Successful, enduring companies understand the value of a good name. They guard their name with patent and copyright protections, and they aggressively oppose any serious violations of their name. They understand that the name is often the first thing customers see, and it summarizes what the company is all about. When people hear a company name, that company’s identity quickly comes to mind, and it is memorable in future transactions. Customers don’t have to stop and think about who they are dealing with, because they know and trust the name.
Similarly, with individual names there is a degree of recognition and respect which is developed through interactions over time. We tend to remember the names of people who treat us well—and those who don’t. Sometimes we do this subconsciously, without trying.
Some years ago I was talking with a District Court judge about a new client who had just come to me from the judge’s hometown. I became excited when the judge’s eyes lit up, and he began to smile and tell me that he remembered the name. Just as I was beginning to feel pretty good about my new client, the judge lowered the boom, “he was a drunk.” Even though it was a different person, that last name stuck with the judge, and he remembered it in an uncomplimentary way.
A good name is valuable because it commands respect among respectable people. They remember the name and associate it with something honorable and worthwhile. In future transactions, such a person begins with a good presumption, rather than beginning with “two strikes against them” because of a bad name.
Building a good reputation, or good name, is a long, difficult process, which requires patience and determination. It requires a long string of good decisions, because one indiscretion can undo years of name building.
I saw this principle play out many times during my years in private practice. I saw how judges would subconsciously respond favorably when they heard a name which was highly regarded in the community. And I saw it work the other way too. Some local names almost seemed to be “monopolized” by families which were all good or all bad, depending on the name. It was practically impossible to find an exception to the rule.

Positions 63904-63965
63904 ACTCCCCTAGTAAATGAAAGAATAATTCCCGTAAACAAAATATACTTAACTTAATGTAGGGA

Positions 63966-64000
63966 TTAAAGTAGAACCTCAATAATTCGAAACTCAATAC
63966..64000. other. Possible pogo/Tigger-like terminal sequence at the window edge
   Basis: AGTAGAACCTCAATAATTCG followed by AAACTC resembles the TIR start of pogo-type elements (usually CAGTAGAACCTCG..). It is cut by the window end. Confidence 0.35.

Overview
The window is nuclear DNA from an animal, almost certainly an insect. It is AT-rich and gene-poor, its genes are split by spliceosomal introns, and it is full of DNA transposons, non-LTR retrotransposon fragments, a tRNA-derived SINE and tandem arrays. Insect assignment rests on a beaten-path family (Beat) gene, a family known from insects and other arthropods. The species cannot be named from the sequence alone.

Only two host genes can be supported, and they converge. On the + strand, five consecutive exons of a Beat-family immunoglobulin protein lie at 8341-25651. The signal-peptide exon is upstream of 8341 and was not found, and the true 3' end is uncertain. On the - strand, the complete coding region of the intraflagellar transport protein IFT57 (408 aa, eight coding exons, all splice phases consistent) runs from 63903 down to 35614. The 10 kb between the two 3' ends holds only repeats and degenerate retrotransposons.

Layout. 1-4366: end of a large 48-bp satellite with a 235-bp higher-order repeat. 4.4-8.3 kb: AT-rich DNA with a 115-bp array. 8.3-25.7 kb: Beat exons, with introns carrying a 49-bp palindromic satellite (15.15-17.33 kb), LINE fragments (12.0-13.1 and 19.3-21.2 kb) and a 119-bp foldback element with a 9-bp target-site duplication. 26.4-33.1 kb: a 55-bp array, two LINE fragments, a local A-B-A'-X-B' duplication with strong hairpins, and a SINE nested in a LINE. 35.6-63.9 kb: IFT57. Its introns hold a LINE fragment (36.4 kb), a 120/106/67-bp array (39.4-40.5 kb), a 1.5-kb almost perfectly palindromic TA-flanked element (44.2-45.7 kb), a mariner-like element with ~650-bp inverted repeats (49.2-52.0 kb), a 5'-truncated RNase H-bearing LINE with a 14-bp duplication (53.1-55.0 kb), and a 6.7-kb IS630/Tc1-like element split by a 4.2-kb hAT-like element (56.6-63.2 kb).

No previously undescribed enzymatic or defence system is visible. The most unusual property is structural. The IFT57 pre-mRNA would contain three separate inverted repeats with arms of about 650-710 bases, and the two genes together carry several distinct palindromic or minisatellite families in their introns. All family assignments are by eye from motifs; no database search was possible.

If you are blessed with a good name, your life will be easier. You will be given the benefit of the doubt in close situations, and will often start with goodwill even among strangers. You will save a lot of time, because you will not have to spend your time erasing bad impressions. In like manner, if you begin with a name which has a bad reputation, you may find yourself struggling to overcome initial prejudice against you.
It’s important to build a good reputation, not only for your own sake, but for the sake of those who follow you. Your children will enjoy or suffer the consequences of your reputation. You can make their lives easier by keeping their pathways clear of the debris of a bad name.
Solomon said, “A good name is better than precious oil; and the day of death, then the day of one’s birth,” (Eccl. 7:1). The “day of death” represents completion, triumph, the end of the course. As Paul said, “The time of my departure is come. I have fought the good fight, I have finished the course, I have kept the faith: henceforth there is laid up for me the crown of righteousness, which the Lord, the righteous judge, shall give to me at that day; and not to me only, but also to all them that have loved his appearing,” (1 Tim. 4:6-8).
If you are enjoying the benefits of a good name, give thanks to God! And be thankful to those who have gone before you to help make it so. But if you are struggling with the effects of a bad reputation, there is hope. It is possible to make changes, and to convert a bad name into a good one. It takes commitment and dedication, but it has been done time and time again. Start by resolving that no ill-will shall henceforth be associated with your name. No stain of immorality or dishonesty. No hard feelings caused by unkindness or cruelty.
A good name is better than great riches. It’s important to comprehend its value, and maintain it as a wise investment!
-by Robert C. Veil, Jr.